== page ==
Do Corporate Social Responsibility Ratings Predict Corporate Social Performance?
Executive Summary — Ratings of corporations' environmental activities and capabilities influence billions of dollars of "socially responsible" investments as well as consumers, activists, and potential employees. But how well do these ratings predict socially responsible outcomes such as superior environmental performance? Companies can enhance their environmental image in one of two ways: by reducing or minimizing their impact on the environment, or by merely appearing to do so via marketing efforts or "greenwashing." This study evaluates the predictive validity of environmental ratings produced by Kinder, Lydenberg, Domini Research & Analytics (KLD), and tests whether companies that score high on KLD ratings generate superior environmental performance or whether highly rated firms are simply superior marketers of the factors that these rating agencies purport to measure. The data analysis examines all 588 large, publicly-owned companies in the United States that were both regulated by the U.S. Environmental Protection Agency and whose social performance was rated by KLD at least once during 1991-2003. This paper may be the first to examine the predictive validity of social or environmental ratings. Key concepts include:
- KLD ratings for environmental "concerns," such as hazardous waste and regulatory problems, have small but statistically significant effects in predicting future emissions and regulatory violations.
- KLD ratings for environmental "strengths," such as environmentally beneficial products or pollution prevention, do not predict future environmental outcomes.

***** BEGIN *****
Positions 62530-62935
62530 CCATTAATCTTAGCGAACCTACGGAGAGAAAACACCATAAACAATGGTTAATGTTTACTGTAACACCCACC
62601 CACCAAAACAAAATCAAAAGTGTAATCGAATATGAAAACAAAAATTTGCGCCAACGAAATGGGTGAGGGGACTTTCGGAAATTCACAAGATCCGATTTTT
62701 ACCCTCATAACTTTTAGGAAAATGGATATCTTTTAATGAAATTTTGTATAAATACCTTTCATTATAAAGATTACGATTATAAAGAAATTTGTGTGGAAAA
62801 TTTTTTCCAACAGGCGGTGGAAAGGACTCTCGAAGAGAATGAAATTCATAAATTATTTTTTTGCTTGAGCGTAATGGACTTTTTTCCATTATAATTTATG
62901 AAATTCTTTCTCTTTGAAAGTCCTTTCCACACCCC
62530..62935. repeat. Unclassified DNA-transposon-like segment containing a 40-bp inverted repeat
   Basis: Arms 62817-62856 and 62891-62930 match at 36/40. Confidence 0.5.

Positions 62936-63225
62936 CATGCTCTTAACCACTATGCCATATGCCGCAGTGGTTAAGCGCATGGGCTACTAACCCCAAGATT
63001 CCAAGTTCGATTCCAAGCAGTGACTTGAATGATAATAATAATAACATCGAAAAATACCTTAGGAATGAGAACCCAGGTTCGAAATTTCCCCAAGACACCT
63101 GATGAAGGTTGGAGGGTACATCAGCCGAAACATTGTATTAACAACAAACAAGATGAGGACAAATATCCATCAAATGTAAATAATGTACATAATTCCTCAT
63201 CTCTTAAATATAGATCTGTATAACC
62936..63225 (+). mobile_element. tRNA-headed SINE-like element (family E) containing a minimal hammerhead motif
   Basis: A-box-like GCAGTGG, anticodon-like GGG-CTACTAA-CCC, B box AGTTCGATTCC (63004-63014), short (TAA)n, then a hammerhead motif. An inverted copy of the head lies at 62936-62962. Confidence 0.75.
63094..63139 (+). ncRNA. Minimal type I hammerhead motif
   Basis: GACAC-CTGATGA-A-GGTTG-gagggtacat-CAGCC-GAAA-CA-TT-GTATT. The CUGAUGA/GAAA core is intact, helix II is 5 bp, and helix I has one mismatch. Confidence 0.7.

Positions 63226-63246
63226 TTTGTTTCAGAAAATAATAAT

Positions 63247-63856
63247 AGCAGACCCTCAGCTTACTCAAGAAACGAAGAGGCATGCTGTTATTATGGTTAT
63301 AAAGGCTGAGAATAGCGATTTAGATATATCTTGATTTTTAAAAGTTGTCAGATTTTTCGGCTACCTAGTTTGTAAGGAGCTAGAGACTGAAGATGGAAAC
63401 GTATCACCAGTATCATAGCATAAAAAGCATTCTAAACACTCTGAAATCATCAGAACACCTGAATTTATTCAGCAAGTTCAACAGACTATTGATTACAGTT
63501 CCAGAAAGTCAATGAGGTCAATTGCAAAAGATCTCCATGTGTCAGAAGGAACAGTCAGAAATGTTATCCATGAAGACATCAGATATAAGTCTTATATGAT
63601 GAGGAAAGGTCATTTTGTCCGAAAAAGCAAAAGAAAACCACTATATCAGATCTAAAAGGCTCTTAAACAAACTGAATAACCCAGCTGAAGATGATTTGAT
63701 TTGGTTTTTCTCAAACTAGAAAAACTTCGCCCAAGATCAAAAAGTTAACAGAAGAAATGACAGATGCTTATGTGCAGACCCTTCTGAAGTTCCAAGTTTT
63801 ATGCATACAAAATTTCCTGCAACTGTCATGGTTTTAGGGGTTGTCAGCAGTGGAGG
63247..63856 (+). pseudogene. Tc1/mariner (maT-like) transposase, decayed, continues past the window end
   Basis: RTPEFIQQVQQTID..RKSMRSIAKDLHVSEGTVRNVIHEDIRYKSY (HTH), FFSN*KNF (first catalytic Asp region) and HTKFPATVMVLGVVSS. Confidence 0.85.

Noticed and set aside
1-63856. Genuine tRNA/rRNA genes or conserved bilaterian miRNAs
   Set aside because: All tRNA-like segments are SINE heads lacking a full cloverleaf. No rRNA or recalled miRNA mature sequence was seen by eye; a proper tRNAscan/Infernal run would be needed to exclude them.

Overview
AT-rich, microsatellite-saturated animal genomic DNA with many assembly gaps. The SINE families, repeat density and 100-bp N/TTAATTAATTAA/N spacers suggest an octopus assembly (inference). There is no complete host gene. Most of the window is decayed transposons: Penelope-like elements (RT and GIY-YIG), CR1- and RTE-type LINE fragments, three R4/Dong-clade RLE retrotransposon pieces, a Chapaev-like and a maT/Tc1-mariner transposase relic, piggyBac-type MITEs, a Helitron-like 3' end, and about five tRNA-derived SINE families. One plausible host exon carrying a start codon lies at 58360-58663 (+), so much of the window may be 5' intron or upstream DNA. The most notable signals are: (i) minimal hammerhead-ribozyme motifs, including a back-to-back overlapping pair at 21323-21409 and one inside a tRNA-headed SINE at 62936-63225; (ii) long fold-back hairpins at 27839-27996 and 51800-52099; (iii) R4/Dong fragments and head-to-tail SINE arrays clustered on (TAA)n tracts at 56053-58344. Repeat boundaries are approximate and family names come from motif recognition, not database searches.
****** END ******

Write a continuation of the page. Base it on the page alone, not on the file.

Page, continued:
- Most, but not all, of the predictive power of KLD ratings is due to the fact that lagged emissions and regulatory violations predict both lagged KLD ratings and future emissions and regulatory violations.
- KLD expends substantial resources attempting to measure the quality of companies' environmental management systems. The results suggest that this measurement is difficult to do well.
Ratings of corporations' environmental activities and capabilities influence billions of dollars of "socially responsible" investments as well as some consumers, activists, and potential employees. Unfortunately, there is little evidence about the validity of these ratings. We examine how well the most widely used ratings—those of Kinder, Lydenberg, Domini Research & Analytics (KLD)—predict environmental performance. We find that firms that have more KLD environmental concerns have slightly, but statistically significantly, more pollution and regulatory compliance violations in later years than firms that elicit fewer KLD concerns. KLD environmental strengths, in contrast, do not accurately predict pollution levels or compliance violations. We discuss the implications of our findings for advocates and opponents of corporate social responsibility, as well as for studies relating social responsibility ratings with financial performance.